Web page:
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Autism hub at Norwich college which has helped hundreds marks 10th birthday

PUBLISHED: 15:12 09 February 2018 | UPDATED: 15:12 09 February 2018

Former and present students at the RUGROOM centre (Really Useful Group) with regional manager, Gemma Burton, right, which celebrates ten years as the City College Norwich's autism centre. From left, Ian Harding, was one of the first students at the centre; Samuel Jack, present Phoenix Purple student; and Sam Robinson, former student. Picture: DENISE BRADLEY

Former and present students at the RUGROOM centre (Really Useful Group) with regional manager, Gemma Burton, right, which celebrates ten years as the City College Norwich's autism centre. From left, Ian Harding, was one of the first students at the centre; Samuel Jack, present Phoenix Purple student; and Sam Robinson, former student. Picture: DENISE BRADLEY

Copyright: Archant 2018

A support hub set up for - and by - students with autism at a Norwich college is marking its 10th birthday.

Isabel Brewin, left, the first tutor and Danusia Latosinski, second left, the first regional director, celebrating the RUGROOM (Really Useful Group) centre's ten years as the City College's autism centre, with the present regional manager, Gemma Burton, centre; Dawn Bendell, second right, former support worker; and Vicki Wilson, former student advisor. Picture: DENISE BRADLEY Isabel Brewin, left, the first tutor and Danusia Latosinski, second left, the first regional director, celebrating the RUGROOM (Really Useful Group) centre's ten years as the City College's autism centre, with the present regional manager, Gemma Burton, centre; Dawn Bendell, second right, former support worker; and Vicki Wilson, former student advisor. Picture: DENISE BRADLEY

The RUGROOM at City College Norwich (CCN) has helped hundreds of students since it opened in February 2008.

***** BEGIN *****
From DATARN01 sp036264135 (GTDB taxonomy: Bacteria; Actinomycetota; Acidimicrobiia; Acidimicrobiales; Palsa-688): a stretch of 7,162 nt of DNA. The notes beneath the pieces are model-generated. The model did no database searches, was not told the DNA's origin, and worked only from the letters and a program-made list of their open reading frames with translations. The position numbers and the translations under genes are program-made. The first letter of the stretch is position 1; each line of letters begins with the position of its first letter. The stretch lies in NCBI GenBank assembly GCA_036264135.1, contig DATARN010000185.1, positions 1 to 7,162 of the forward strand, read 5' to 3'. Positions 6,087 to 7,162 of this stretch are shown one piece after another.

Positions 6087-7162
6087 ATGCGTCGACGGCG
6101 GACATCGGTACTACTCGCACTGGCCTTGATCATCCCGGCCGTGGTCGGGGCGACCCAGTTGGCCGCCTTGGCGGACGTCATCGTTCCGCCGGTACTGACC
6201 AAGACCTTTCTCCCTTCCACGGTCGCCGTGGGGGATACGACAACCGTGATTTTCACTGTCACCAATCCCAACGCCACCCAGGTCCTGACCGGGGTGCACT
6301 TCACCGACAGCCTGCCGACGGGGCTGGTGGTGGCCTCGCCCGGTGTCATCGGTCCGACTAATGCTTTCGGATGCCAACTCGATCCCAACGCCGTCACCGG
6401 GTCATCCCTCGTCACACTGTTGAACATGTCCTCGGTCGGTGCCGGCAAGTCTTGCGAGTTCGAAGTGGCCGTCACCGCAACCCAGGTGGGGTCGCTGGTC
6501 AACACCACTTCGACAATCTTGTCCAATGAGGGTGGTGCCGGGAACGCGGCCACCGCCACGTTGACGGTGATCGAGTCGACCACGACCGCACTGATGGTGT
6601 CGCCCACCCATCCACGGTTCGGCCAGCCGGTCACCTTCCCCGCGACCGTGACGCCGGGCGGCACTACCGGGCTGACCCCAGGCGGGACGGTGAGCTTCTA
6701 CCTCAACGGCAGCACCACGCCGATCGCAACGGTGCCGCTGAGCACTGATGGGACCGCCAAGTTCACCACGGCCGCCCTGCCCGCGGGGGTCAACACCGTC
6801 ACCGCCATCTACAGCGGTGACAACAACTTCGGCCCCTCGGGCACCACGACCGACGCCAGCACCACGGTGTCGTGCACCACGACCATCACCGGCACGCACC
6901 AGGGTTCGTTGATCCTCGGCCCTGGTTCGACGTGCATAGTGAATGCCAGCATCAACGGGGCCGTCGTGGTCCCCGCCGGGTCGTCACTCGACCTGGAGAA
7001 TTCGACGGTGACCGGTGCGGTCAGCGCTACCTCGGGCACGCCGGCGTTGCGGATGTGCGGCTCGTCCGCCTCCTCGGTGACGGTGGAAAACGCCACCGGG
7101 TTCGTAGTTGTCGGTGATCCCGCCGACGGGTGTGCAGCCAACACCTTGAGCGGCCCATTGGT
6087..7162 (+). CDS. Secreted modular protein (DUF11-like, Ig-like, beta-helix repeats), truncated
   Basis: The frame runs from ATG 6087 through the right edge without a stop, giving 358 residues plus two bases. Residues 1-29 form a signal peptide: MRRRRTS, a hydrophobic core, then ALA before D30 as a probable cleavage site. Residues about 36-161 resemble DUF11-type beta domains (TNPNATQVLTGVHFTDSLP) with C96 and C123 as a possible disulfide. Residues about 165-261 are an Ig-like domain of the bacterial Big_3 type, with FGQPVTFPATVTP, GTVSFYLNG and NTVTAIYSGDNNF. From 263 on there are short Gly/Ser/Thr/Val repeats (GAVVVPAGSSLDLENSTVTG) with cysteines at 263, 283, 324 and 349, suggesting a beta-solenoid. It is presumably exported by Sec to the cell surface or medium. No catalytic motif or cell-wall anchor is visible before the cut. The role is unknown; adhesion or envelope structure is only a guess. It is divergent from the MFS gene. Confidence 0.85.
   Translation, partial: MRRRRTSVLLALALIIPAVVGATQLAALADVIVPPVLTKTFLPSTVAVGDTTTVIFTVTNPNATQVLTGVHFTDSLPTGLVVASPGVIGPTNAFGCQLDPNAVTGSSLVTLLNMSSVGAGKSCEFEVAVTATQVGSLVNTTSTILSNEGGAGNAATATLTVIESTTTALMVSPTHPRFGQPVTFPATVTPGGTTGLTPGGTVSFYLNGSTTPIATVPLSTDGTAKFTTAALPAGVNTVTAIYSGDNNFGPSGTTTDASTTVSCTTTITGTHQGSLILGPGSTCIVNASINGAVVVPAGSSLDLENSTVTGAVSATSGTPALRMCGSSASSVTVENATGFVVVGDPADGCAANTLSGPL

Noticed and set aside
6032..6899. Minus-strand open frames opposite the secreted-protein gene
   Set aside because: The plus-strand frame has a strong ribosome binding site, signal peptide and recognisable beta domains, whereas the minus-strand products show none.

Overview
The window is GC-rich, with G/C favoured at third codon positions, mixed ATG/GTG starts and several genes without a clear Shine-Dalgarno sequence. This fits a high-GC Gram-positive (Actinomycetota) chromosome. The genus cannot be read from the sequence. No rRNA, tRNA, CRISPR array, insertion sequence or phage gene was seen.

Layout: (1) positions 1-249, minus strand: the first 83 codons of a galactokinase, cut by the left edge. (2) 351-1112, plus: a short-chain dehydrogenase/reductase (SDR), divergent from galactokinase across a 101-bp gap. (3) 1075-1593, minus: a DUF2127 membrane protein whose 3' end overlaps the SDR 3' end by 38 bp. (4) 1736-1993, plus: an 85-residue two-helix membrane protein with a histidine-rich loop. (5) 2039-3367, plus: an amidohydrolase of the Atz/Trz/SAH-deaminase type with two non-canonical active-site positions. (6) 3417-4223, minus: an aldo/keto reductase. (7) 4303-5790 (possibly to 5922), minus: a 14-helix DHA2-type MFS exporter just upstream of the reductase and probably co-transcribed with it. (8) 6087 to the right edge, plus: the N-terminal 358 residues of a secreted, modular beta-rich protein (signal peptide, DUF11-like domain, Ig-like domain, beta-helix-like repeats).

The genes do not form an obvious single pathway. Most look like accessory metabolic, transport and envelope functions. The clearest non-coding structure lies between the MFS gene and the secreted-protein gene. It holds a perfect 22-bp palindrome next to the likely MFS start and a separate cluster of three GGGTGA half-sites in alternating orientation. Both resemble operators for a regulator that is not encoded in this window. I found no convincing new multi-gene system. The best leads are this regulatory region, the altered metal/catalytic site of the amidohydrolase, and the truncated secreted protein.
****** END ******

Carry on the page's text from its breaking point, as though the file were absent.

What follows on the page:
The facility was launched by a group of students on the autistic spectrum - who called themselves the Really Useful Group - after the college recruited their help designing a suitable social and study place.

It includes pods for students to enjoy some downtime, a newly-extended quiet room, computers and a kitchen area.

The college has seen a marked increase in the number of students with autism - while in 2007/08 just eight students were on its Phoenix Purple course, tailored for young people with autism, today 56 are.

Former student Robyn Steward chats to Anthony Harris, her former support worker, by computer as she was unable to be at the RUGROOM centre's (Really Useful Group) tenth anniversary celebrations as the City College Norwich's autism centre. Picture: DENISE BRADLEY Former student Robyn Steward chats to Anthony Harris, her former support worker, by computer as she was unable to be at the RUGROOM centre's (Really Useful Group) tenth anniversary celebrations as the City College Norwich's autism centre. Picture: DENISE BRADLEY

In total, including students on mainstream courses, the number with autism currently at the college is more than 220.

Gemma Burton has been involved with the RUGROOM since its creation, and today is its manager.

She said: “It makes an incredible difference for students - many wouldn’t have come into further education without it. Having that additional support can make all the difference.

“Lots of our students have gone onto work and that has been helped by being on our specialist courses.”

She said the increase in demand had seen the college extend the space, which is used by both students on Phoenix Purple and mainstream courses.

“It can be difficult for colleges, particularly mainstream ones, to provide as much autism support as they would like,” she said.

“We have lots of students that come in from outside of the city as there isn’t the support in their area.

“Though we’ve been doing it for so long we are still ahead of the curve.”

In 2009, the RUGROOM was presented the Queen’s Anniversary Prize for Higher and Further Education, and has been handed several other national awards since its inception.

RUGROOM staff and students have been proactive in raising awareness of autism, both in and outside of the college.

It was a ‘safe’ haven

Film producer and animator Ian Harding began his time at CCN studying a GCSE in art.

He later moved onto vocational courses in art and design and graphic design, before taking the first steps into his career.

Mr Harding, now 36 and from King’s Lynn, said the RUGROOM was a “safe haven” for students.

“The Really Useful Group used to meet in a classroom at lunchtimes and it provided somewhere for us to get away from the noise of college and mix with other students like yourself, do homework, and so on,” he said.

“I remember working with other students and giving our ideas on what we would like to have in the RUGROOM.

“The RUGROOM was like a safe haven, somewhere you could go and know that you were not alone.

“There was lots of support, it was really good, and I’m glad it’s still there now and helping lots of other people with autism.”

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